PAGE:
Self-care is often the last thing on your mind when you’re struggling with depression. It takes energy and “a sense that you want to be around tomorrow” to tend to your needs, said Therese Borchard, author of Beyond Blue: Surviving Depression & Anxiety and Making the Most of Bad Genes.
But the very nature of depression is draining. “A depressed person is exhausted, hopeless, and usually not all that concerned about the future.”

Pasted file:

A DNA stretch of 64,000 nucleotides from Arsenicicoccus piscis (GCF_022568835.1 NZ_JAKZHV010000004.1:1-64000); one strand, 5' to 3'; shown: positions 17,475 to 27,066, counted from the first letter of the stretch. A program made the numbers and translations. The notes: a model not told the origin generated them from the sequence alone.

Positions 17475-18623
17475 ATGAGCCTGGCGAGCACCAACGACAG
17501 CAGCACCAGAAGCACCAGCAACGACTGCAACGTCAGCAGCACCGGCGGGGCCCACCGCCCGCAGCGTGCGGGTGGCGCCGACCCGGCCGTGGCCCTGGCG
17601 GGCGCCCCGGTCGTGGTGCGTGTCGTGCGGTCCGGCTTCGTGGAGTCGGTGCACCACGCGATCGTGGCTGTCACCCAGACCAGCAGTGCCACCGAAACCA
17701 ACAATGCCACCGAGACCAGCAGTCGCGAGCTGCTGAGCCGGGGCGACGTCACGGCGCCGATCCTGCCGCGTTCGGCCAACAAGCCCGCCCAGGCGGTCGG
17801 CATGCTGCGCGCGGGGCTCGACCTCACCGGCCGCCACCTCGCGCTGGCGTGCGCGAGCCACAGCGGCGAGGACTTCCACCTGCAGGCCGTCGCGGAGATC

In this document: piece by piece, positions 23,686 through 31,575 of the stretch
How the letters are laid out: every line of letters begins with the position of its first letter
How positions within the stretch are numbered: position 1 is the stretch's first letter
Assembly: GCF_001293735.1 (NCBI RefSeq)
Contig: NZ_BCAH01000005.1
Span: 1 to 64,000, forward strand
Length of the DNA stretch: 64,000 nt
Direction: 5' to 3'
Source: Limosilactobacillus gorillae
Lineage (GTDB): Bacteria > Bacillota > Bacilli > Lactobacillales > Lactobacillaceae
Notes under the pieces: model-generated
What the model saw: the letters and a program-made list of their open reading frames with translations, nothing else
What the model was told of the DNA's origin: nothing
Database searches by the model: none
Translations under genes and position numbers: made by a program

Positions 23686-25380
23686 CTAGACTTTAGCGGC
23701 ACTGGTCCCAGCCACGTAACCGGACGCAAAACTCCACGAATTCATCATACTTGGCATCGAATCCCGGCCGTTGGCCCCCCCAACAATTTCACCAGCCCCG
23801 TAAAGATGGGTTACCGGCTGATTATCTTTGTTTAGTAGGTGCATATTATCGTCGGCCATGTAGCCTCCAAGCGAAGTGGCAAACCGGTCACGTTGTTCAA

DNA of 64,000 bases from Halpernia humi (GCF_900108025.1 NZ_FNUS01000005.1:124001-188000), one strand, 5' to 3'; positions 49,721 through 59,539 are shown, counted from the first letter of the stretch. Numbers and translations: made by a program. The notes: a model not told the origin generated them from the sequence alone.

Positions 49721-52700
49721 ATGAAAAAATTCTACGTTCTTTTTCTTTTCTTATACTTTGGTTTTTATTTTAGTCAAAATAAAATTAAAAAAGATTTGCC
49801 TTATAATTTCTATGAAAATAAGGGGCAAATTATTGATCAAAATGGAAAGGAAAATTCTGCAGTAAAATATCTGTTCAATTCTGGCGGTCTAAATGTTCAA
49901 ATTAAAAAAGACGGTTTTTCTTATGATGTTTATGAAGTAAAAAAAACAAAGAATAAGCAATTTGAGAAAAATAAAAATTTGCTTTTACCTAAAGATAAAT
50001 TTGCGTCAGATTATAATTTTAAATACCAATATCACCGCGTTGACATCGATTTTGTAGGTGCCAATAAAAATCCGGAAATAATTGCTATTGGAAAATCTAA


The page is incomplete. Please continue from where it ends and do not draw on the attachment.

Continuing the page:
Deborah Serani, Psy.D, a clinical psychologist who’s experienced depression since childhood, described the fatigue as a “knuckle-dragging, heavy-limbed, bone-weary, energy-zapping exhaustion.” Depression also causes groggy and slow thinking, “which makes it hard to kick-start problem solving skills.”
But, as both experts stressed, self-care is a salve for depression.